Throughout the 17th century, a steady stream of Dutch painters made the arduous journey to Italy, the acknowledged 'home of art'. But they were more inspired by the country itself than its artistic tradition. In their paintings, they recorded the glittering distances of the Roman campagna, the ruins of earlier civilisations, and the colourful characters of the streets and countryside.
Hugely popular in their own time, and influential throughout the 18th century, the 'Dutch Italianates' fell out of favour in the late 19th and early 20th centuries. However, for Noel Desenfans and Sir Francis Bourgeois, founders of Dulwich Picture Gallery, artists like Nicolaes Berchem, Karel Du Jardin, Philips Wouwermans, Aelbert Cuyp and Adam Pynacker were names to mention in the same breath as Rembrandt and Ruisdael.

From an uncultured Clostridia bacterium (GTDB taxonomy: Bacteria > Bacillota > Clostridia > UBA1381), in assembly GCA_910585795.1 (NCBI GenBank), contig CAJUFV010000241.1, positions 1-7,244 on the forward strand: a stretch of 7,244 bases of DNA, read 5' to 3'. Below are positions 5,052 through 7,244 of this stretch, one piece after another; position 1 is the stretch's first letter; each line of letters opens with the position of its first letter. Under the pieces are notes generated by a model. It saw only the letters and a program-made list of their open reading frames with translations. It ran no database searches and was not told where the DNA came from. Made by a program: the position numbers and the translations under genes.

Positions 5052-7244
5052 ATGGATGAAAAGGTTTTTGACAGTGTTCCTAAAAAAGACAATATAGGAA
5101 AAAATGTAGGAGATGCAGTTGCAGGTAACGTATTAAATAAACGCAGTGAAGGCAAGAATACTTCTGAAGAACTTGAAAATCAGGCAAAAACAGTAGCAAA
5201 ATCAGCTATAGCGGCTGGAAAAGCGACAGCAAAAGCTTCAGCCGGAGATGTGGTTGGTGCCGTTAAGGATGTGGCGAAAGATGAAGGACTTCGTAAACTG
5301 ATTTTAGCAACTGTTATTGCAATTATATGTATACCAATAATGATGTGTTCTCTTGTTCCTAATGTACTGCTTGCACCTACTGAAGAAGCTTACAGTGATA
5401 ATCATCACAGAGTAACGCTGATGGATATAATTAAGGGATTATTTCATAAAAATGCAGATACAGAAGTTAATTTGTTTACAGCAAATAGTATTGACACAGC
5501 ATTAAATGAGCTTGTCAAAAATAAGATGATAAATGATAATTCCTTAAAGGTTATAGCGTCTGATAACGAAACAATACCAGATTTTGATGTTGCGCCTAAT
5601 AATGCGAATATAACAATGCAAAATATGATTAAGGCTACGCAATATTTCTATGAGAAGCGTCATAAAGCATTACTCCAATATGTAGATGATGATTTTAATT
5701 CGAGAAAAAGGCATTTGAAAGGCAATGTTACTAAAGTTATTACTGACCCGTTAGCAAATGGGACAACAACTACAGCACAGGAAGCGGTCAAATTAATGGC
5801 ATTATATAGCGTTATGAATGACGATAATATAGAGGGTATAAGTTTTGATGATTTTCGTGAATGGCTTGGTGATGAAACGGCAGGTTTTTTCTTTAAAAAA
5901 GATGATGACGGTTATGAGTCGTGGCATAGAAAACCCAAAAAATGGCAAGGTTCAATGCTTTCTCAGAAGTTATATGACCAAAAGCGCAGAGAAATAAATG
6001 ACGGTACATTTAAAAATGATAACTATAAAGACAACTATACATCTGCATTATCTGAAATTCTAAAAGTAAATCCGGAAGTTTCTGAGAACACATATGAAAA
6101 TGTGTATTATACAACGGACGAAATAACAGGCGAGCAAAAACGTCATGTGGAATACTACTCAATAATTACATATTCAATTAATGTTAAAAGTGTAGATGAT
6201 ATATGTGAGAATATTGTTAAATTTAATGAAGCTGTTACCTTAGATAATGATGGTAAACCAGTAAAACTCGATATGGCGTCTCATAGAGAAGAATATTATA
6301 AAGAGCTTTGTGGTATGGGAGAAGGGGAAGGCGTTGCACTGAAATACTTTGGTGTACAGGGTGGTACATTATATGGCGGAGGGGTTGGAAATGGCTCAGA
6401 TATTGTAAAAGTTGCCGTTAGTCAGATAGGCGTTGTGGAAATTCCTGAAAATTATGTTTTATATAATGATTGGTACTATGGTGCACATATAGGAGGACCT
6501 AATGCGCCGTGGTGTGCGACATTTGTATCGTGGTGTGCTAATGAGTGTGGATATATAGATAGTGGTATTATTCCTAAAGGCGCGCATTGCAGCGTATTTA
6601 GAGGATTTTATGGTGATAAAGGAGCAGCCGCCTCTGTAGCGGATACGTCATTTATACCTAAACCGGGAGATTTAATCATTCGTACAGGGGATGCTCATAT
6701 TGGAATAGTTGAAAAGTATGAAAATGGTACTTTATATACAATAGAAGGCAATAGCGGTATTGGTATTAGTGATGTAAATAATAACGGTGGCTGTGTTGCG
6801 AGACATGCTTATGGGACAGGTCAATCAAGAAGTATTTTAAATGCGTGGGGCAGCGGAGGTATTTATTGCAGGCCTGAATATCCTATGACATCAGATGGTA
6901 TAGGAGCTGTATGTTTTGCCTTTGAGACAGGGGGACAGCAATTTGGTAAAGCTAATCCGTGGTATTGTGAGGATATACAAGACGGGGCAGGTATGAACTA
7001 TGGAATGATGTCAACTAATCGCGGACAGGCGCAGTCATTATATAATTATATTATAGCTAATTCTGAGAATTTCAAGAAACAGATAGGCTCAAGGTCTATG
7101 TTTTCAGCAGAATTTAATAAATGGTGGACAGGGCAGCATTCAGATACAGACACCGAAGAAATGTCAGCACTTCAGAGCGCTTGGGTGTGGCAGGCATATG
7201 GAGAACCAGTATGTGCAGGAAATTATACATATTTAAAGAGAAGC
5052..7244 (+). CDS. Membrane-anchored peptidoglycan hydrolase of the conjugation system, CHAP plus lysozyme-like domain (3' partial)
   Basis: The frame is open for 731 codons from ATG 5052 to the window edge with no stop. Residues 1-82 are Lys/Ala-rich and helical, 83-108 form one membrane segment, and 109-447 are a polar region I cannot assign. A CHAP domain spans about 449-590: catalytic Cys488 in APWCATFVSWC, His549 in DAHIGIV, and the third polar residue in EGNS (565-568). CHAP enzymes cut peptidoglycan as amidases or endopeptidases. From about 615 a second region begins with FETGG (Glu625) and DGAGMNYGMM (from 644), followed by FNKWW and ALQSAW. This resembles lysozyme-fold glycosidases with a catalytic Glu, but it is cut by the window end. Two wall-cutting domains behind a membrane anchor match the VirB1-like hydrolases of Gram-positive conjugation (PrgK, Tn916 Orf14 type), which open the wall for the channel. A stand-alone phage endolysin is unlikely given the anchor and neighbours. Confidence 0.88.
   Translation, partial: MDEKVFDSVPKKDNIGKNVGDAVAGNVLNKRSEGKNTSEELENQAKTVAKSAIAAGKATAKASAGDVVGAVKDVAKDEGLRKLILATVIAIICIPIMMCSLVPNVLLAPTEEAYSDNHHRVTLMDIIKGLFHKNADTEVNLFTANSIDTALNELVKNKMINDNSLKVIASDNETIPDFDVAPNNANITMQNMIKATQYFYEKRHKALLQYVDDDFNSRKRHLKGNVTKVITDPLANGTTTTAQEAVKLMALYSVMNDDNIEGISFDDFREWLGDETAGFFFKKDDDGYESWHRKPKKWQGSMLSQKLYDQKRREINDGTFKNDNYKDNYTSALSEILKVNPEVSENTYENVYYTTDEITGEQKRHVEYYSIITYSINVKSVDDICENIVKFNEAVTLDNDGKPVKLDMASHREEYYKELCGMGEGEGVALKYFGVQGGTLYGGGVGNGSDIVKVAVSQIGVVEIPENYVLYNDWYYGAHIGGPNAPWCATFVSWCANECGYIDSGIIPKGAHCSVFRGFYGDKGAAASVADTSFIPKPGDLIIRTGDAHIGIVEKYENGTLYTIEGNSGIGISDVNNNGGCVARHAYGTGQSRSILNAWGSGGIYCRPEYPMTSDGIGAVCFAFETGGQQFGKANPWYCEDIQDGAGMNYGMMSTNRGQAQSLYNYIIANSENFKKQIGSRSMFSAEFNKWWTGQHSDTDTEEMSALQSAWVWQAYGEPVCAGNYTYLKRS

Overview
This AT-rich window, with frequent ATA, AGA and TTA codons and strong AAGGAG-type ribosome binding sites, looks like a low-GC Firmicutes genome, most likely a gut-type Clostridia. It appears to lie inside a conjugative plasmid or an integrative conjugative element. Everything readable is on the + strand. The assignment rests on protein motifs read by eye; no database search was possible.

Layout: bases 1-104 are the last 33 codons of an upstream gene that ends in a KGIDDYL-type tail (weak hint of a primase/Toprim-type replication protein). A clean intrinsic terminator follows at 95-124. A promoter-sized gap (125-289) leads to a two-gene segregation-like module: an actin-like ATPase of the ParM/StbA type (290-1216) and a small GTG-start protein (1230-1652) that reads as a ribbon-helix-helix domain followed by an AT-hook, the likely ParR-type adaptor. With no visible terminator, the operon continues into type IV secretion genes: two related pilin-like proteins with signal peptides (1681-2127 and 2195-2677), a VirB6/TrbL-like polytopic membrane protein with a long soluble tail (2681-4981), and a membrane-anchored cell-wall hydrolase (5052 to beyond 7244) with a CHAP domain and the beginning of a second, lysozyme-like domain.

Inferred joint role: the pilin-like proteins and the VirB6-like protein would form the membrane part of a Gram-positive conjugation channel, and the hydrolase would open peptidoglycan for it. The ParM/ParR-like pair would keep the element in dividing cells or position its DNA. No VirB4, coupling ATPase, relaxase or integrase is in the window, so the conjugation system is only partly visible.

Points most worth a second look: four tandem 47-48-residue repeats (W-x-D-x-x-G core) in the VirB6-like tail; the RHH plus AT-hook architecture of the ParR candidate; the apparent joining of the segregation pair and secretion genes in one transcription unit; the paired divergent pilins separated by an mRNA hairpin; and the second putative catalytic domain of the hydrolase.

This book once again celebrates the beauty, virtuosity, observation and humour of the Dutch Italianate vision while also telling the fascinating story of Dulwich Picture Gallery itself.